Cartesian Dualism lights up the screen in 'The Host' as Saoirse Ronan's alien-possessed soul loudly thinks, "don't you smile at him! Uch! You are not goin' there!" Then she leans to smooch #TeamIan. And who said there was nothing deep happening in mainstream cinema?
Let's not kid ourselves about this. Part of consuming Hollywood entertainment is that, on some level, we like these people. It's strange, but I probably like Tina Fey and Paul Rudd more than actual live humans I've met and have to deal with on a regular basis. Yes, I recognize that I only know them through the characters they play (and that includes their "as themselves" appearances on Letterman's couch or the Golden Globes stage) but their finely sculpted personas of vibrant, clever, likable people automatically gives them lift in any project they choose. When they star together in 'Admission' - a romantic comedy that is just a little bit smarter than the other leading brands - and one where they find a degree of happiness together, well, this puts the movie far off the likability charts.
To watch 'The Place Beyond the Pines' is to observe characters making discoveries. Discoveries about their past, their environment, their heritage. When the revelations come they aren't met with gasps or dropped objects, but with an understanding, an acceptance that, yes, this is, indeed, the way things are.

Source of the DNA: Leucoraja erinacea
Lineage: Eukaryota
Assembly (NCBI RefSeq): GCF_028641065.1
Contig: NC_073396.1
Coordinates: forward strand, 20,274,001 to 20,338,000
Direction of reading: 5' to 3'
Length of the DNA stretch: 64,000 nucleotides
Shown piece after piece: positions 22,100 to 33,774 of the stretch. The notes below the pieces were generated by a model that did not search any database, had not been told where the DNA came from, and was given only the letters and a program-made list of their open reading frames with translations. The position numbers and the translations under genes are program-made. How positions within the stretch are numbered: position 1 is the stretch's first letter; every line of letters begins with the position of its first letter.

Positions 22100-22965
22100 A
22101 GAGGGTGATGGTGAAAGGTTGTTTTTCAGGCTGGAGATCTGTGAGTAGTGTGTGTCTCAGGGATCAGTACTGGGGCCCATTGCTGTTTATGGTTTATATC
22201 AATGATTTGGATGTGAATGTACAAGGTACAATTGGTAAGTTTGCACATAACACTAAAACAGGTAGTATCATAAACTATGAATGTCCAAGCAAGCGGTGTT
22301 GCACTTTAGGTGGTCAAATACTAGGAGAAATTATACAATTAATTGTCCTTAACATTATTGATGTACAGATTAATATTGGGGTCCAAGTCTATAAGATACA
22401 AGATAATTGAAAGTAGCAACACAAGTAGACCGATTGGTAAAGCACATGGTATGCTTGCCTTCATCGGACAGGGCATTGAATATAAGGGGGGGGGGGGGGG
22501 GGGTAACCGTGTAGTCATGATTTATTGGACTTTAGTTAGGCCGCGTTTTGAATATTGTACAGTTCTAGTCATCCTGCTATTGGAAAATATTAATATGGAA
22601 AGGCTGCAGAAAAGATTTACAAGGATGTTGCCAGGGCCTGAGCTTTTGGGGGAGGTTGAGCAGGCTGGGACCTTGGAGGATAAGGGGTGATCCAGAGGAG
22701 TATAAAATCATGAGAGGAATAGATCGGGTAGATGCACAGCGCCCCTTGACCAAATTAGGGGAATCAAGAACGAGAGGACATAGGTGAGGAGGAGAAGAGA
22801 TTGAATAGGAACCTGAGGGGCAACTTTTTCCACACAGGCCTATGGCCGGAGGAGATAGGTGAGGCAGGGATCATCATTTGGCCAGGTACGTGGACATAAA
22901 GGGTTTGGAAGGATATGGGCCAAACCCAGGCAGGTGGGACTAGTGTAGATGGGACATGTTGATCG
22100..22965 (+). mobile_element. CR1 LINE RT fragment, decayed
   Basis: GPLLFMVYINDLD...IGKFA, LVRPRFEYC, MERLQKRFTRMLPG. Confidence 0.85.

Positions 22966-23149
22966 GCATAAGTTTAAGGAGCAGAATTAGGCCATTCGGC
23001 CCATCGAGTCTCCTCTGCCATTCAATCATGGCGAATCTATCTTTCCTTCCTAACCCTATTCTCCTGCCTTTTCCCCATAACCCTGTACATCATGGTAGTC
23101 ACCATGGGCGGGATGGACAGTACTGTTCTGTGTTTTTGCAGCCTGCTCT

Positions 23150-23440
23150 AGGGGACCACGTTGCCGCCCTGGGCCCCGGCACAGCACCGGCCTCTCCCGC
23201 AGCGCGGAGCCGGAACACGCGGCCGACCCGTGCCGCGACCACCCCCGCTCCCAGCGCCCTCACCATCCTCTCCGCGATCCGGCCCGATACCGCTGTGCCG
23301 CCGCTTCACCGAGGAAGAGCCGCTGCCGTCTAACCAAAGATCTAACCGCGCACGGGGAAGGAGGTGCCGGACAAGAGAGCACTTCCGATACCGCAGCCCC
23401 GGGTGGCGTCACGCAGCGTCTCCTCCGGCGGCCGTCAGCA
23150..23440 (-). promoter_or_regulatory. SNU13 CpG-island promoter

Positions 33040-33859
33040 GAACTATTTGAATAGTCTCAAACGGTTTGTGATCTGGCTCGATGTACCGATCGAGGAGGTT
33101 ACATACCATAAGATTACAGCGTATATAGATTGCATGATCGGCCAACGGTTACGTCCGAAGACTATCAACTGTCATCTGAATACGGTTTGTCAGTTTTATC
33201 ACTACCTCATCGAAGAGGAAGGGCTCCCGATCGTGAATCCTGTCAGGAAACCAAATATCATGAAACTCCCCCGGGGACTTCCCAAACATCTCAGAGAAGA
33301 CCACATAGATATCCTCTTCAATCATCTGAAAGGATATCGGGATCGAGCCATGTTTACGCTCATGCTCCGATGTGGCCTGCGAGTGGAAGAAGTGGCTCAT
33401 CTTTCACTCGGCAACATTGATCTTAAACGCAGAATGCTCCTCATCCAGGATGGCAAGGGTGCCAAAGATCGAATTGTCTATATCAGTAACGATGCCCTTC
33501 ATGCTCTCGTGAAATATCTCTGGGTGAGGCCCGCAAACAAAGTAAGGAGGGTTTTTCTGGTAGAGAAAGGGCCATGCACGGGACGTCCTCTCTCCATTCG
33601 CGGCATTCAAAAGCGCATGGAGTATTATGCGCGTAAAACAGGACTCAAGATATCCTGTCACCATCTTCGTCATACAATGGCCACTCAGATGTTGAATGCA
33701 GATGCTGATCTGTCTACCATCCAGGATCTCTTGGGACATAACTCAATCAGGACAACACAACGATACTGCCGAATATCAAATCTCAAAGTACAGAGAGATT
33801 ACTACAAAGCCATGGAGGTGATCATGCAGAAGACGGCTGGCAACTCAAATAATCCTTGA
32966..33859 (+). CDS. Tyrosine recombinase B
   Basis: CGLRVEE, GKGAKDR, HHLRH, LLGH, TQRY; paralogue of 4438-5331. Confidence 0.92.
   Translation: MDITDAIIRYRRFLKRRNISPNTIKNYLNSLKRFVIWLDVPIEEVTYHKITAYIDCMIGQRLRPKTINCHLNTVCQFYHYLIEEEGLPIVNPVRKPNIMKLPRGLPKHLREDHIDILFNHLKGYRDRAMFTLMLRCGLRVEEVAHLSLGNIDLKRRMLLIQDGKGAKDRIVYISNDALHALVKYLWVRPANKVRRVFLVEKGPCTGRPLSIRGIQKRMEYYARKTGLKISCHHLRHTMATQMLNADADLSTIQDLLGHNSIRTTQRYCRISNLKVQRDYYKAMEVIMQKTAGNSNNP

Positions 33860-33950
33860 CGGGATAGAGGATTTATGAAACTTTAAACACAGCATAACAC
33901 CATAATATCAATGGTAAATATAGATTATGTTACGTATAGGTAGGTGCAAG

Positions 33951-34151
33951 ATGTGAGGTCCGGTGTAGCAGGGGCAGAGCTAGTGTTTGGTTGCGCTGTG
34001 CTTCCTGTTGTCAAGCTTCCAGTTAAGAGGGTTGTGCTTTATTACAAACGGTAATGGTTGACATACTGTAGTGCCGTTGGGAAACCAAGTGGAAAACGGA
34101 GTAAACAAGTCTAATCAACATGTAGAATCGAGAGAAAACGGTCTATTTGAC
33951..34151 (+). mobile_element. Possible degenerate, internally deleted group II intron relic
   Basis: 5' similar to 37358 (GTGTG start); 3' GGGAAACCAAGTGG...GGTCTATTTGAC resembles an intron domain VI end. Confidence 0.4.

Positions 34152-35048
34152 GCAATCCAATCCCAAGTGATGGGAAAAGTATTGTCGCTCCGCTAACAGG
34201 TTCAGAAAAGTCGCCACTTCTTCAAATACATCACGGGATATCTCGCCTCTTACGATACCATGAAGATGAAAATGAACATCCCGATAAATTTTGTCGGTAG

While you'd swear with every bone in your body that this vast, rich, symbol-heavy tale was surely based on a thick doorstopper of a novel, the surprising fact remains that it is, actually, an original screenplay. It seems, though, a natural progression after the character portraiture of Derek Cianfrance's last film 'Blue Valentine.' This new one has the essence of 'Blue Valentine' but blown open far and wide.
A few titters wafted through the screening of 'Dead Man Down' as the WWE Studios logo came up on the screen. “Prejudice!” I thought. “Who is to say that Vince McMahon's new(ish) venture can't produce a quality piece of filmed entertainment?” Turns out all skepticism was justified.
'Dead Man Down,' a tiresome, predictable slog through every “in too deep” crime story cliché you've ever seen has as much subtlety as the average Face or Heel shouting into the mic during a Monday Night Raw. This is a dull movie that only perks up when it veers into the laughable, as when Noomi Rapace's character intentionally spikes Colin Farrell's character's two-years-in-the-making vengeance plot because she “had a moment,” but then bounces back into plan five minutes later anyway. Yes, I'm getting ahead of myself.